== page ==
Also a deception, although this one provides a few laughs, is the new Nancy Meyers comedy “It’s Complicated”, in which a dazzling cast – Meryl Streep; Alec Baldwin and Steve Martin- take to the big screen the supposed fantasy between middle aged, divorced women of reconquering the ex once he’s remarried and becoming the mistress. In this case, the plot adds the attentions of a second lover to the equation, forming a charmless emotional triangle in which not even the unstoppable Streep saves herself from falling into an annoying collection of performing tics. Why did we bother?

Television series keep on expanding over the territory that the finest film-making used to occupy. And we are in high season. This week the third offering of the acclaimed drama about the advertising revolution of the sixties “Mad Men” reached the UK waves. News in the plot include Don Draper’s agency being bought by an UK counterpart and the organization changes that follows. Judging on the first two episodes it’s easy to see the high standards are going to be maintained, if not bettered, and the series will establish the misadventures of Madison Avenue’s creative wizards, and the social changes they helped forging, as one of the best dramatic offers available to any audience.

It’s also awards season and last night the Grammys took place, in a year in which the industry seem to aim at connecting back with a younger public by giving way to more pop acts among the nominees. Regrettably, the distance between their conservative nominations and the best music currently available around the globe cannot be any longer. Beyoncé; Lady Gaga; Taylor Swift y Kings of Leon were the big winners. And the few deserving winners were: ¿Phoenix for best alternative album? Calle 13 for best latin urban/rap álbum and Neil Young, whom apparently received his best ever Grammy in all these decades for his “Archives”. Funnier and much more relevant was the speech Karin Dreijen-Andersson gave while collecting her best Swedish female artist trophy –see video above. Fever Ray are close to win a few Robers too, so we extend this thanking speech to those who voted for her.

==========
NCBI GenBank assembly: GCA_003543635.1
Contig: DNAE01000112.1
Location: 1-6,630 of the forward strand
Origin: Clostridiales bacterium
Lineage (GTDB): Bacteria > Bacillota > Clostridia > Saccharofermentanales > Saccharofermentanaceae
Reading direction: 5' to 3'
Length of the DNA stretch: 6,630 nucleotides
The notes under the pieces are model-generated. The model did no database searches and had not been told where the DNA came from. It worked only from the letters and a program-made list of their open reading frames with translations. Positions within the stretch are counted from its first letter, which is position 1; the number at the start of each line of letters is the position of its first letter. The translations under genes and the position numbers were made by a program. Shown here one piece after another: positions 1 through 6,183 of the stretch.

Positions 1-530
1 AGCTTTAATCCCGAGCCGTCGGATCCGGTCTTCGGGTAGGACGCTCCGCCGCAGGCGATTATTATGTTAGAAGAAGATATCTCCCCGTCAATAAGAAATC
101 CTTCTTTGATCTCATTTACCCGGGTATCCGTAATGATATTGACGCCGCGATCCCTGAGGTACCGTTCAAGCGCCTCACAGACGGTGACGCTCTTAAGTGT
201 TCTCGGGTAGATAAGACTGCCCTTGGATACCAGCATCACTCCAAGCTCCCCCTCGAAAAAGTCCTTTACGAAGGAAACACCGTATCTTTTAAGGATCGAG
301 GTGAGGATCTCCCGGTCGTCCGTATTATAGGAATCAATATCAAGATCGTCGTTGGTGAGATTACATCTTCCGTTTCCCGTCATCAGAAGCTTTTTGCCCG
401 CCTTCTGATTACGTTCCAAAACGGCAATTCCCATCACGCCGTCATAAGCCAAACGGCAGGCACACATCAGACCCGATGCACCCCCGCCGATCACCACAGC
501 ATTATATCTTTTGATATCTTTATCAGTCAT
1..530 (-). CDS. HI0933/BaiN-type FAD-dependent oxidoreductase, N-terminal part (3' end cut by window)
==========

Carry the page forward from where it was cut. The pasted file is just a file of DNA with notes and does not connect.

The kings of French electronica were in a teasing mood this week. Both Justice with “Beginning of the end” and Daft Punk first with “Fragile” and then with “The Crush” –both rumoured to be part of their long awaited soundtrack for the new “Tron” remake- saw respective new tracks circulating online, promptly denying they had anything to do with them. Luckily, none of them really made them, erm, any justice.

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On the live front, Midlake, the band from Denton, Texas to whom it can be credited the revival of seventies’ dad rock –his singer’s voice still reminds us of The Moody blues-, released with a showcase in London’s iconic shop Rough Trade their third offering, “The courage of others”. An excellent album, following the melodic tone of its predecessor, that can still be heard in full through NPR.

http://www.youtube.com/watch?v=0jc3xbxLfNc

Erykah Badu offered the first taste of her much anticipated Nu Amerykah 2, “Jump In The Air”, featuring Bilal and the unavoidable Lil Wayne. The song will only feature as a bonus track in some of the record’s formats and carry on the same sonic vibe of her acclaimed former album. Another awaited comeback, with new album and international tour stopping at the Royal Albert Hall is The National’s, after a couple of years hiatus in which some members curated the compilation for the “Red Hot” organization, “Dark Is the night”.

And finally, the sad news of the death at the age of 91 of the legendary writer J.D. Salinger. The author of “The Catcher in The rye” was famous for his elusive ways, which contributed to create a myth around his persona. The interesting documentary “Catching Salinger” offering insight about what’s known of his life, and about his main character, Holden Caulfield, can be currently seen, divided in parts, in you tube